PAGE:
One of the differences in the outgoing year in the political sphere was a noticeable increase in the number of various kinds of foreign agents and undesirable organizations included in the registers of the Ministry of Justice. President Putin was even asked a question at the final press conference: what happened in Russia over the past year, that a swift and merciless sweep of the information and political field began?
At the same time, the main part of the relevant laws was not even adopted last year, but the current agents and organizations, whose activities were recognized as undesirable, did not activate and reorient their activities, which were not approved by the Ministry of Justice, this year. So what’s the deal?
Experts’ opinions on this matter differ in details, but they are unanimous in one thing: this is the reaction of the authorities to changes in the political situation that have taken place or are expected this year. Here is how Alexey Makarkin, vice president of the Center for Political Technologies Foundation, explained one of the features of the outgoing year:
– It can be linked to other political decisions. There were not only foreign agents, but also, for example, a ban on participation in elections for those involved in the activities of extremist movements. In our legislation, the concept of “involved” has appeared, which is understood as an extremely wide range of grounds. This was used during the elections so that people who expressed their sympathy for the recognized extremist organization FBK did not participate in them. Formally, there was no such ban even in Soviet times.
And the law enforcement practice is tightening, for example, regarding the so-called “Dadin’s article”, according to which one can receive criminal punishment for several administrative violations under the law on rallies. That is, the situation with foreign agents and undesirable organizations fits into the general trend. I think that it is connected with the fact that the Russian authorities perceive the activities of such organizations or the opposition as the activities of agents.
Moreover, as a continuation of external pressure on Russia. In principle, this position is consistent with the one held by the Soviet government in relation to the dissident movement. Now we have a new version of the “cold war” with the West, and, accordingly, there is a tightening of policy within the country.
I think that this aggravation and tightening is now associated with two factors. One – last year’s events in Belarus. In Russia, this is attributed to the mistakes of Alexander Lukashenko, and the mistakes include the fact that he too allowed the intelligentsia to express themselves, to work with non-profit organizations, etc. But the West used such leniency and stepped up its intervention and support for the opposition.
The second point, apart from Belarus, is the results of the presidential elections in the United States. Our attitude towards Trump was rather calm, there was an idea that his hands were tied, but he himself would like to come to an agreement with Russia. And there was an idea that in the second term, Trump would have more opportunities to influence his own administration.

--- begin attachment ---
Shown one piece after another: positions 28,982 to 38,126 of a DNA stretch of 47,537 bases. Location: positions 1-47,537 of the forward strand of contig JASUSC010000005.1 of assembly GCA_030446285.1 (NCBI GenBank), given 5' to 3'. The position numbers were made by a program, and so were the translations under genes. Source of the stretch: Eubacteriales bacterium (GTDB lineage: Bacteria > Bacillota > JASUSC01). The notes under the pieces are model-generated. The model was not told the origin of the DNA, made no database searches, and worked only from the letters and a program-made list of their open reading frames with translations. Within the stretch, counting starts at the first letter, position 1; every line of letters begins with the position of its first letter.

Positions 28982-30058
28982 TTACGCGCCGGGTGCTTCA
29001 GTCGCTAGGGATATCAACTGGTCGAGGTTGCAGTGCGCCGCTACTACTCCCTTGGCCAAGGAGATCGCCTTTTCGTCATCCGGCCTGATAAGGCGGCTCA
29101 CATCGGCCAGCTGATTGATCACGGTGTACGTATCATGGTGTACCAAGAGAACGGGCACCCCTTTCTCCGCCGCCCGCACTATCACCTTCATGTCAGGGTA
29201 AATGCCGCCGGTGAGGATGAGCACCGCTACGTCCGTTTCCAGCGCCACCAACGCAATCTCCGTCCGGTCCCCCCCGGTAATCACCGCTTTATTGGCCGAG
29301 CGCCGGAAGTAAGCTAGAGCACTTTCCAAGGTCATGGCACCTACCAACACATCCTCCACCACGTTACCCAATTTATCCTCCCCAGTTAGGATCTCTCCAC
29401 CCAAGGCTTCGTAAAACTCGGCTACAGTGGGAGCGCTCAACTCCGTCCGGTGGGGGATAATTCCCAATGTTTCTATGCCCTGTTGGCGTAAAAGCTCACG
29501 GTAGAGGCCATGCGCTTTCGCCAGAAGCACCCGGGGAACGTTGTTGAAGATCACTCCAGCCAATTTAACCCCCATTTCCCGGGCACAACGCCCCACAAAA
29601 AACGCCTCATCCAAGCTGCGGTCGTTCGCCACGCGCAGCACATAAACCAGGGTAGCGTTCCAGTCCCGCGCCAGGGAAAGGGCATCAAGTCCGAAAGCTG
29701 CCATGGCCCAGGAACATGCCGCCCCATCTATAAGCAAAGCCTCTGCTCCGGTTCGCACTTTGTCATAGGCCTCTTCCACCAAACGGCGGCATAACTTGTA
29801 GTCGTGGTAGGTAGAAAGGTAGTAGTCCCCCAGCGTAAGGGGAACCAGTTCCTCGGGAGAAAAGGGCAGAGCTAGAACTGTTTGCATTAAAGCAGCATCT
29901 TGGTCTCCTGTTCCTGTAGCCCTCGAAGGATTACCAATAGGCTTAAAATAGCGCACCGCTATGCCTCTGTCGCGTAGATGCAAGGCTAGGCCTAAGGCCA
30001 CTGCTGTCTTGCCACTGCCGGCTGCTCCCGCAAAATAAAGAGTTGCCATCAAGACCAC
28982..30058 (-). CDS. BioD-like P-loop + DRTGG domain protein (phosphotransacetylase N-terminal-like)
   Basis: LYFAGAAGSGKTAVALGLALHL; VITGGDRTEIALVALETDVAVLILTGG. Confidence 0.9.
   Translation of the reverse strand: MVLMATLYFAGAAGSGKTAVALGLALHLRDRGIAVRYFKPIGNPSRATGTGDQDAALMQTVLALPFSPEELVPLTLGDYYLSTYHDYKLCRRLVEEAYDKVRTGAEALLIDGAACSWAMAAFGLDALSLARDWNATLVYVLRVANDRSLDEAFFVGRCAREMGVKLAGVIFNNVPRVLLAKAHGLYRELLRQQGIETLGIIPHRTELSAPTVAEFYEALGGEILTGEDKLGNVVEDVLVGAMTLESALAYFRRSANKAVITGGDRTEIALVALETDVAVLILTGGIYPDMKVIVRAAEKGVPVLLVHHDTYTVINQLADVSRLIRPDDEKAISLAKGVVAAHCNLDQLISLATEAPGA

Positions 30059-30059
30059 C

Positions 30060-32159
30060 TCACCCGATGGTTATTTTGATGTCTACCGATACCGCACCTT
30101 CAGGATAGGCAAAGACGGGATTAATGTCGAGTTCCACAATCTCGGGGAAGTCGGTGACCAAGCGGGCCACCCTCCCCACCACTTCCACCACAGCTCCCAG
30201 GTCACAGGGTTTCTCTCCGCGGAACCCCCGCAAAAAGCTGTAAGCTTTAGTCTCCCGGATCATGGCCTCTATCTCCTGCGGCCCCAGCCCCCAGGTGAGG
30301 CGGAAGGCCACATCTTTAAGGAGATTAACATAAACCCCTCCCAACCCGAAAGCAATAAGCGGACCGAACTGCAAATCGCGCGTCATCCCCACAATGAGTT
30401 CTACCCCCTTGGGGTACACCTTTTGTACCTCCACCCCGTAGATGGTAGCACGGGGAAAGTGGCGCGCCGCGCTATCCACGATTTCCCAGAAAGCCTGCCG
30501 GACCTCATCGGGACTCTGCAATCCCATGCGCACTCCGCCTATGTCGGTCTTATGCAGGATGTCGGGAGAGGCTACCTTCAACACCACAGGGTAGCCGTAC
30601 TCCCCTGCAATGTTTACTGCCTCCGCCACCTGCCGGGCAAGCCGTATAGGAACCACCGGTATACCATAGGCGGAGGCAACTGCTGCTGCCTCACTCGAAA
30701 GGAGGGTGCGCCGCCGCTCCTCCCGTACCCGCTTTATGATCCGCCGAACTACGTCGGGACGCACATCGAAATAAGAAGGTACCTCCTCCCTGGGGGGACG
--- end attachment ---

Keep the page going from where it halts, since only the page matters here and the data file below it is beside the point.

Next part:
And therefore, the attitude towards the internal opposition was less harsh, although it is perceived as a continuation of the external factor. But Biden won, whose administration, according to ideas, will be much more seriously involved in Russian affairs. And soon after this, these tightening laws and the emergence of new agents, undesirable organizations, etc. begin.
That is, the main thing here is the idea of the Russian authorities and the Russian power corporation that this is a purely external factor, dating back to the Soviet era. But there is a curious paradox here. In Soviet times, then analysts proceeded from the assumption that the main dissidents were Western agents – both Alexander Solzhenitsyn and Andrei Sakharov. And now we have already erected a monument to Solzhenitsyn and a decision is being made to erect a monument to Sakharov. And in history textbooks they are presented as positive characters.
Yevgeny Minchenko, president of the communication holding Minchenko Consulting, answering a question from MK, also pointed out a direct connection between the fact that those entered in the registers of the Ministry of Justice are perceived as a kind of “fifth column” and the measures taken against them.
At the same time, however, he pointed out the authorities’ desire to protect the federal elections from external influence as the direct reason for the active replenishment of the lists of unfriendly participants in the political process in the outgoing year. To a clarifying question whether this means that in the next year or two, in the absence of federal elections, the authorities will refrain from widespread use of tough measures, the expert replied negatively: the main decisions in this area have already been taken, and they are unlikely to change.
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